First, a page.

FISH holds its board meetings at 7 p.m. on the
first Tuesday of each month at the Cortez Com-
Privateers plan poker run
Motorcycle enthusiasts are invited to ride in the
Anna Maria Island Privateers' third annual Shiprek
Poker Run on Sunday, Sept. 26.
The fundraiser also will include a bike show at
Peggy's Corral, 4511 U.S. Highway 41 N., Palmetto,
where the poker run begins and ends.
Poker run registration starts at 10:30 a.m. and
the first motorcycle rides out at 11:30 a.m.
From Peggy's, bikers will travel to Scalawags of
Bradenton, the Drift In in Bradenton Beach, Old Main
Pub in downtown Bradenton and back to Peggy's.
The event is named for the late Greg "Shiprek"
Davidson, a longtime group member who served as
AMIP president and captain.
For more information about the event, call Ron
"Jewels" Luckerman at 941-720-0426.
Save the Gulf concert planned
A three-day concert in Holmes Beach is being
planned for the Florida Institute for Saltwater Heri-
tage and other groups tied to the Gulf of Mexico.
Organizers with the Sarasota-based Save the Gulf
group want to hold the concert Nov. 19-21 in the
field north of Holmes Beach City Hall, 5801 Marina
As they plan, they are seeking sponsors at four
levels from $100 to $1,000, as well as vendors.
A concert lineup was not available.
For more information, call organizer Loretta
James at 941-792-9525 or e-mail Loretta@loretta-
Crosspointe plans kids fair
Crosspointe Fellowship, 8605 Gulf Drive,
Holmes Beach, will hold a kids fair 9 a.m. to 2 p.m.
Saturday, Oct. 2, on the church grounds.
Plans include music and games, as well as visits
with representatives from West Manatee Fire Rescue
District, Manatee County Emergency Medical Ser-
vices and Holmes Beach Police Department's boating
safety and DARE officers.
The church's calendar also includes a fall festival
Oct. 30 and another kids fair Dec. 4.
For more information, call the church at 941-778-
Crosspointe women to meet
Members of the REAL Women of Crosspointe Fel-
lowship, 8605 Gulf Drive, Holmes Beach, will hold a
morning coffee at 9:30 a.m. Saturday, Sept. 25.
The group will hear about Carolyn Overway's
missionary work in Kenya.
For more information, call 941-778-0719.
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12 0 SEPT. 22, 2010 0 THE ISLANDER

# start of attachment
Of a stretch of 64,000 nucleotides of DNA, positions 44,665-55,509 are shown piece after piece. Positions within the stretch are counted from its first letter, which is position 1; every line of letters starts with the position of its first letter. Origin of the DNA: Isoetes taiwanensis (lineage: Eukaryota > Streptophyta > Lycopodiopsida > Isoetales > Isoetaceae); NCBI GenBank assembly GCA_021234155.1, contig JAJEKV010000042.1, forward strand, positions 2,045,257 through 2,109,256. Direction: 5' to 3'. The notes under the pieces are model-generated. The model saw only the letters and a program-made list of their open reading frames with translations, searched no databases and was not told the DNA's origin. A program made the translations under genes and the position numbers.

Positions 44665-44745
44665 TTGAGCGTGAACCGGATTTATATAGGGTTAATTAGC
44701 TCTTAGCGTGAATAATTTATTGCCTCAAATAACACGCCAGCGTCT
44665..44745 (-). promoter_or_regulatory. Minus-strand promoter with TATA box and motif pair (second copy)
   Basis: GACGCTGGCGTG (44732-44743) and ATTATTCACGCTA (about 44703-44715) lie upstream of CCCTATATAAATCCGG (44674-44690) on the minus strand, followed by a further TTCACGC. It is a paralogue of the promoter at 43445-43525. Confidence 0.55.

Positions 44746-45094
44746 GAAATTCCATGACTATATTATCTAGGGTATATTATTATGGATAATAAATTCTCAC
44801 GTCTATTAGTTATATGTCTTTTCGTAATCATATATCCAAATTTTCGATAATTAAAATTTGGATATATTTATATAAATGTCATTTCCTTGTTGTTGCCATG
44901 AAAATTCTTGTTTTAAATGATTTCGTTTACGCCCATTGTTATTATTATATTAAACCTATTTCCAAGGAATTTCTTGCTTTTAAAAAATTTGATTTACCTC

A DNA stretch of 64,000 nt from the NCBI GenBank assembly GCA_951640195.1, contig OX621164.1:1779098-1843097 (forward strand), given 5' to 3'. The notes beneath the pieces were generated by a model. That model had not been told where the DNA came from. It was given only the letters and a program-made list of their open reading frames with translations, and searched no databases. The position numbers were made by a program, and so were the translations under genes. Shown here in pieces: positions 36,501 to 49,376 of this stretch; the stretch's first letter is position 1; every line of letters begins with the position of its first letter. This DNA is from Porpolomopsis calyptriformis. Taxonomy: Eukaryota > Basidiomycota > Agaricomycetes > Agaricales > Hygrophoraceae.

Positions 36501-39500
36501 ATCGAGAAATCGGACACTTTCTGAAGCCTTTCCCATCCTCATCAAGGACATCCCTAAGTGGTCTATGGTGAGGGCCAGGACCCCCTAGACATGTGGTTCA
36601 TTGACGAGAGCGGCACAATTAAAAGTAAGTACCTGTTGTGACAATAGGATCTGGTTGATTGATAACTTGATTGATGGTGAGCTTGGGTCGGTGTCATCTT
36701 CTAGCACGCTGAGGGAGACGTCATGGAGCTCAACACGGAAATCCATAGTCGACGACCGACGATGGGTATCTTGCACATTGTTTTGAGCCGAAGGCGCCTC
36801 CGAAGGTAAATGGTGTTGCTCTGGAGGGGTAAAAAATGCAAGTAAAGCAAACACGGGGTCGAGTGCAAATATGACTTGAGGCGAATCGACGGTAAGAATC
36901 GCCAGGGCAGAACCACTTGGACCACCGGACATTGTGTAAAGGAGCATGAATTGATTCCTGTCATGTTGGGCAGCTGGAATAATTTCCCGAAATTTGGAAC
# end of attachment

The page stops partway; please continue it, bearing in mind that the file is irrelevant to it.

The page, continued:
AM eyes new preservation land use
By Rick Catlin
An Anna Maria City Commission public hearing
on a comprehensive plan amendment to alter the lan-
guage of the land-use portion of the plan was continued
from last week to 6 p.m. Sept. 28 after commissioners
agreed to eliminate the conservation land-use category
and replace it with preservation land-use.
The language in the preservation land-use cat-
egory would be similar to the language in the 1989
comp plan, city planner Alan Garrett said.
The city is in a quandary because the 2007 comp
plan created a conservation land-use category that
does not allow any construction or remodeling within
Unfortunately, when the commission approved
that portion of the comp plan, it did so based upon
erroneous information provided to the planning and
zoning board by facilitator and land-use planner Tony
Arrant, who guided the city through the four-year
comp plan revision process.
Arrant told the P&Z at a March 2005 meeting that
he had checked with the property appraiser and there
were no platted lots within the planned conservation
zone. The city owned all the property, he said.
City attorney Jim Dye discovered in 2009 that
Arrant had only checked legal plats, not metes
and bounds. Dye found numerous lots in the zone
accepted by the city under those conditions.
At the public hearing Sept. 16, building official
Bob Welch said that under the current comp plan
language, he cannot issue a building permit to a house
in the conservation land-use area to remodel a house,
repair a roof or fix a porch.
Welch said he found 16 structures within the
CLU area that are single-family homes, while a total
of 169 privately owned parcels are in the CLU.
Many of those 169 parcels, however, are under
water or otherwise unbuildable, Welch said.
The proposed comp-plan amendment also would
AM planners approve PAR project
with city planner Alan Garrett and building official
The analysis summarized the site plan, including